Comment by john hunter - October 14, 2016 (9 of 11)

To correct the "record", the reason SACD is deemed not to have been successful, is not because of multi channel(after all ,its use in Blu ray and DVD , has been successful) but when originally released, there was a format war with Warner's DVD-Audio.
That put many off and SACD lost momentum.

Comment by hiredfox - October 15, 2016 (10 of 11)

It is undeniable that fewer and fewer people care about sound quality sufficiently to invest the time and money in pursuit of its 'perfection'. Indeed most people have forgotten how to listen to anything. There are too many competing distractions in today's time-starved gaming and lifestyle world. No market equals no products.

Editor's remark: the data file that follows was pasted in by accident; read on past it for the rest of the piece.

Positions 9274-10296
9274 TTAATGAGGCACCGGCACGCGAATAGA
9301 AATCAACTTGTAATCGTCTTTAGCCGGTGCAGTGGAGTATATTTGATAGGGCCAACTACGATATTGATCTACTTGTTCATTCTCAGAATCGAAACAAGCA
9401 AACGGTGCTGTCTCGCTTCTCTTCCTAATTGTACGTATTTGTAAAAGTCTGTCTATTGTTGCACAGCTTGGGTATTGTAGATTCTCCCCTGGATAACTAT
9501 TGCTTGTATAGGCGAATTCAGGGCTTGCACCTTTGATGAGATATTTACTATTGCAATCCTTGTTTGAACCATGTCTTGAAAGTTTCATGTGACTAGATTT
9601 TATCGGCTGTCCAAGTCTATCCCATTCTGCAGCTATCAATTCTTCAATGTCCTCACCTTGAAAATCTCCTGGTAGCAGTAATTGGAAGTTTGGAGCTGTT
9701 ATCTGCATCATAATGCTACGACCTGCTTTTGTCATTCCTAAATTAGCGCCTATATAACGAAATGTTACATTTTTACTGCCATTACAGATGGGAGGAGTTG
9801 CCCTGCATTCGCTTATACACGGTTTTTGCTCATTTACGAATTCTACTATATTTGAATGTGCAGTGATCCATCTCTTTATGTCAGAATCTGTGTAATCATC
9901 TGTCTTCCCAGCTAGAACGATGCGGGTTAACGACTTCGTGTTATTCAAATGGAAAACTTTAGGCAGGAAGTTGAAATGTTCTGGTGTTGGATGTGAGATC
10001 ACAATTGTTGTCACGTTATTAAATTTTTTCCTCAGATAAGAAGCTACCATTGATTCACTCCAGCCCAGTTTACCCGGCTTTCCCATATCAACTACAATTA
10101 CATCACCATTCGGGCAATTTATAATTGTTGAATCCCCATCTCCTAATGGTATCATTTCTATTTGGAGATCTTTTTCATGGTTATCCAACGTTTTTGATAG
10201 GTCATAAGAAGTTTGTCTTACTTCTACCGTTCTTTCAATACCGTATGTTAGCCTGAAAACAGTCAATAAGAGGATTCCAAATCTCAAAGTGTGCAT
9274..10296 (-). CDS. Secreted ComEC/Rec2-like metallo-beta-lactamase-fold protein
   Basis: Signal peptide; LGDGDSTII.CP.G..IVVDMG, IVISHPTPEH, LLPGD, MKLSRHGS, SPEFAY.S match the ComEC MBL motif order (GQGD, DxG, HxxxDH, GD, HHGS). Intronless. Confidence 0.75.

It will remain forever a mystery to we audiophiles why the rest of mankind "doesn't get it" but the uncomfortable truth may be that we are an insignificant outlying group of neurotic perfectionists who have lost sight of our own imperfections. I can live with that as long as like-minded souls continue to record music of a very high standard to feed my fetish. How can it be said that SACD has failed if it satisfies the needs of a single person?

Comment by Adrian Quanjer - October 15, 2016 (11 of 11)

During the last 10 years I've been told that SACD is dead. For the time being nothing is farther from the truth. Smaller companies do wonders. They seem to be more busy with music than money. I think most of us know who they are. I belong to those who appreciate the best and are prepared to pay a little bit more. I'm a multi as well, but I have enough space and no (close) neighbours. In the end we may have to prepare for physical copies to be replaced by DSD MC downloads. And if all that fails then there is nothing left but the concert hall.